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Sep 16, 2002, 07:06 AM
ParkScaleModels
zbrubaker's Avatar

Plugs for vacuum forming


Can anyone out there give some insight as to the best material for making plugs for vacuum-forming? I plan to vacuum parts in both styrene and Depron.

Would MDF (medium density fiberboard) work for making a plug? Would it be necessary to fiberglass it?
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Sep 16, 2002, 09:17 AM
Team 30 Micro EDF
Mike Taylor's Avatar
The plugs need to be smooth if you want the final product to be smooth as well. For making male plugs, soft pine carves easily, even hard balsa is good. Fill and finish with resin for a super-smooth finish with no grain for the parts to stick to. Some people prefer unfinished wood, sanded smooth. I've had wheel pants and cowling formed like this at a local magnetic sign shop.
Some difficult parts like landing gear leg fairings can be carved for two pieces of wood tacked together, then unfolded over a shallow inverted 'V' of wood to form the mold. After molding, you refold along the leading edge...
Sep 16, 2002, 05:40 PM
Dr John
pmpjohn's Avatar
The best wood for pattern making is mahogany. Pricy but the best. Carves easily and sands smooth. Sealing and a glass smooth surface is not recommended unless it is a female mold where the show surface will contact the mold or a clear canopy where both surfaces are visible. A slightly scratched surface (320 grit) with allow better air evacuation and still not print through to the show side of the plastic. The hot plastic is more likely to stick to a resined surface than to raw wood.
Sep 16, 2002, 08:16 PM
EB-66C Team Member
J Morgan's Avatar
I have a small vac-form that I use for canopies, wingtips, fairings, etc. Longest piece I can vac form is about 7". I use only blue foam for molds. Carves to shape in minutes, sands like butter and then a coat of vaseline for a release agent. I have no problems but I normally use .010 or .015 plastic. Parts come out great with no damage to the mold. You could try it, shouldn't take but 30 minutes to find out if it works for you.
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Sep 17, 2002, 07:04 AM
ParkScaleModels
zbrubaker's Avatar
I'm looking for a material that is durable and I can use at least 100 times. I don't think foam would work too work for that.
Sep 17, 2002, 02:08 PM
It's just PLANE silly!
balsaman's Avatar
I use bare pine.

Eric

www.e-zflight.com
Sep 17, 2002, 06:40 PM
Dr John
pmpjohn's Avatar
The pine or the mahogany will probably give you the 100 pulls if you are pulling thin (.030 or less) plastic and don't overheat the plug. Our production tooling is cast with an aluminium powder filled hi-temp resin but we pull up to .125 plastic and may run all day long as fast as as we can change out the plastic.

Eric, Try the mahogany one time and you will never want to go back to pine.
Sep 17, 2002, 11:24 PM
It's just PLANE silly!
balsaman's Avatar
I will. Next plug I make. Thanks.

Eric

www.e-zflight.com
Sep 18, 2002, 09:00 AM
ParkScaleModels
zbrubaker's Avatar
pmpjohn-

I'm planing on using mostly .030 styrene and .09 depron.

I also have some existing parts (made of styrene) that I want to duplicate. Are there any materials/methods you can suggest to do this?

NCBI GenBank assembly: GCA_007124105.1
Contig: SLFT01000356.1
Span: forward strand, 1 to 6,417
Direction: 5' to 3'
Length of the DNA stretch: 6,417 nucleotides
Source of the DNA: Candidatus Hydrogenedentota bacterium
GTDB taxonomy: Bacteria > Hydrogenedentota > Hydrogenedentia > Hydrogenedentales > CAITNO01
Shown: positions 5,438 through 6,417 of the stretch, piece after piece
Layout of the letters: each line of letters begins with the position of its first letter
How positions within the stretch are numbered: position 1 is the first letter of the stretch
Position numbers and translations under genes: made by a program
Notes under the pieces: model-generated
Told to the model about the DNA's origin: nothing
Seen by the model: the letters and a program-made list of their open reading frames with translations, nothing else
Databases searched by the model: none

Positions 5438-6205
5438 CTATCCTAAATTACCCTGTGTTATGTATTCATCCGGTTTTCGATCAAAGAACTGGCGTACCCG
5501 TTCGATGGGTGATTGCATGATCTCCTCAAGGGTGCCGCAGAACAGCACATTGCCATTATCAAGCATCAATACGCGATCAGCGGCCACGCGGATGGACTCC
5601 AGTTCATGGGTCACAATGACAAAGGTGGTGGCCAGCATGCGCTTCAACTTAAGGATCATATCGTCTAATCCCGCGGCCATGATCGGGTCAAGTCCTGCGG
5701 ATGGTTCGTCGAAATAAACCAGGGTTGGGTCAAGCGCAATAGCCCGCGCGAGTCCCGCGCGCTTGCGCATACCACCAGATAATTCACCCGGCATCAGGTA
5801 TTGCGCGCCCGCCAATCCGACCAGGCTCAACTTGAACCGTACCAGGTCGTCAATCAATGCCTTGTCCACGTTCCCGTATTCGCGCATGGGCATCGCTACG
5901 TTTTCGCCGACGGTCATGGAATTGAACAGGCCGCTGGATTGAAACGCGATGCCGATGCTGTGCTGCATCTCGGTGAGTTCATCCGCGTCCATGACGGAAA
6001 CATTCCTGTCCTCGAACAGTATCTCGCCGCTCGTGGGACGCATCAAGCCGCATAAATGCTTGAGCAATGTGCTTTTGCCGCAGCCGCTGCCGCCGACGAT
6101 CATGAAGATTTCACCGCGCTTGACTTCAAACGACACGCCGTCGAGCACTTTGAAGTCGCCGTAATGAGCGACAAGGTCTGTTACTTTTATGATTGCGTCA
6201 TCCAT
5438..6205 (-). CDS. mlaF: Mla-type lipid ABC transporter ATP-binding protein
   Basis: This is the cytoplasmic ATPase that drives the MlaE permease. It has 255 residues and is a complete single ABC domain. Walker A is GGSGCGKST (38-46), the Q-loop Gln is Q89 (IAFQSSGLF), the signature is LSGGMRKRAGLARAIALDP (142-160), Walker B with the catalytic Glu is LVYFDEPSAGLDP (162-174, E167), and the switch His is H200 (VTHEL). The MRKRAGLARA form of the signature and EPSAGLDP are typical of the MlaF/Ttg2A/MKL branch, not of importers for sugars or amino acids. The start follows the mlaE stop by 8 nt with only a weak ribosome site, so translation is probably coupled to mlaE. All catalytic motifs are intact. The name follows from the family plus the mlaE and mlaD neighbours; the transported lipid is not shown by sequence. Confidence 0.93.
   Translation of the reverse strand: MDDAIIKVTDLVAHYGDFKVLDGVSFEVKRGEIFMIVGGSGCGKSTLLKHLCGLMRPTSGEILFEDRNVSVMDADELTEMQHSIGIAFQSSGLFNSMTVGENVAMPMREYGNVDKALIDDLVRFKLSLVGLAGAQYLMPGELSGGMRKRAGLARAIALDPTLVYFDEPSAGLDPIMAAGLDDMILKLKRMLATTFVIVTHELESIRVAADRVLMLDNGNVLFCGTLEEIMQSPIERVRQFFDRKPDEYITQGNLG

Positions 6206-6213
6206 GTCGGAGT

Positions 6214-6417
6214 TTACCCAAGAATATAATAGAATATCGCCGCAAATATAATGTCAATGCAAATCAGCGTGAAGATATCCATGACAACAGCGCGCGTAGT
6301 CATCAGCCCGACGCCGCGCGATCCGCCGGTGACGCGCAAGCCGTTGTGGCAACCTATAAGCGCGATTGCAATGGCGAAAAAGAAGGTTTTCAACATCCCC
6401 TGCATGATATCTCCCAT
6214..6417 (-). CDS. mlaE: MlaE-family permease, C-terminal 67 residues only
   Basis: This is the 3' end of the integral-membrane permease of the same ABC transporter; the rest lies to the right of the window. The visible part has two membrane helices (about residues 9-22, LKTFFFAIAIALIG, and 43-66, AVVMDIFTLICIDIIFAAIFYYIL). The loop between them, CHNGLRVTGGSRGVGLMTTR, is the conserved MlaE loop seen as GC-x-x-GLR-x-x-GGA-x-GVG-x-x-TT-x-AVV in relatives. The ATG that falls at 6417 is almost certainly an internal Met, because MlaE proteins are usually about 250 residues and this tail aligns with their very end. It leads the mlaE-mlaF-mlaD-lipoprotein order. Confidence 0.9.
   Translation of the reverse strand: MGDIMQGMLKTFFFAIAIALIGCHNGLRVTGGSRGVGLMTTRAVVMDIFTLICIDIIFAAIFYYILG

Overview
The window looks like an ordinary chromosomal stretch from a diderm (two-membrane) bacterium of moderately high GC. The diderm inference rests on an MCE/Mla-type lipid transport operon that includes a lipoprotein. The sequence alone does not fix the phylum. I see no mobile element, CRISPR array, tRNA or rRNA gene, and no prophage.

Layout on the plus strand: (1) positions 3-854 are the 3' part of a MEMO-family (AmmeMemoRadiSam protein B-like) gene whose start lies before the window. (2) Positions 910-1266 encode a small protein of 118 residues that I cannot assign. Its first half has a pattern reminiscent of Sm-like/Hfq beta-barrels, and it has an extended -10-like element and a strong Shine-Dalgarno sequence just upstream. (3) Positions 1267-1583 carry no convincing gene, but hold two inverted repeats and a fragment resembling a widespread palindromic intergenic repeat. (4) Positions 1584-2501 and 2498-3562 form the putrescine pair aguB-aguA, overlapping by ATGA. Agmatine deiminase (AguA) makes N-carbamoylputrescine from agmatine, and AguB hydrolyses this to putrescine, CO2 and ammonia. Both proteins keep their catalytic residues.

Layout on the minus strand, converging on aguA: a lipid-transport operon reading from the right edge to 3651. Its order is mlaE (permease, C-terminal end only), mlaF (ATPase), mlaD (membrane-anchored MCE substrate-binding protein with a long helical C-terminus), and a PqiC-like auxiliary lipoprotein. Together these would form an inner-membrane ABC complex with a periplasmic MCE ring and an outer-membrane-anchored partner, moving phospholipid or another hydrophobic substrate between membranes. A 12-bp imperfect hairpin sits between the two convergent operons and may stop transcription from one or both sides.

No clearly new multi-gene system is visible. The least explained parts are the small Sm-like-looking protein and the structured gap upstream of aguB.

It would be great if there was something I could pour into the existing part, that woulden't stick to it, but would be hard enough to use as a plug.
Sep 18, 2002, 09:44 AM
Team 30 Micro EDF
Mike Taylor's Avatar
Plaster of Paris comes to mind...
Sep 18, 2002, 11:19 AM
It's just PLANE silly!
balsaman's Avatar
Use plaster of paris. Leave the existing styrene part on the plaster. I am pretty sure this will work, altho I have not tried it. The new part will be a little bigger by the thickness of the styrene your pulling.

Eric

www.e-zflight.com
Sep 18, 2002, 01:38 PM
Flying Welder Pilot
Plane Crazy's Avatar
Plaster of paris will work fine. Although can be a little brittle on dramatic pulls. Usually you can get 20 to 50 parts off of them before things like sharp edges start to deteriorate. You can also add strands of hemp or strands of glass cloth to the mix to strengthen to part.

You can coat your plastic parts with Crisco for a mold release and pour the plaster into them to create plugs. Make sure you dry the plaster for a week or so on a concrete floor to suck all the moisture out of them before you pull parts.

Also you can create plaster molds from plaster parts by sealing the plaster with shellac, let dry and then coat with Crisco and pour plaster over the part.

Picture below shows a plug pattern on top, a plaster female mold, and then a plaster male tool for vacuforming Space Walker wing tips.

This does make a good mess in the garage.

Gordon
Sep 18, 2002, 04:45 PM
Dr John
pmpjohn's Avatar
Plaster of Paris and Crisco will work. I prefer Hydrocal and spray Pam myself. Wipe out most of the Pam or several coats of paste wax will release the plaster. Hydrocal can be found in the model railroad dept. of a good hobby shop in small quantities or in hundred lb. bags at a builders supply. In a humid climate it has a limited shelf life.
I have not pulled over styrene but would suspect limited tool life and possible sticking. The only release agent we ever use for the actual vac forming and only on a troublesome mold is a little baby powder dusted on and mostly wiped back off.

John


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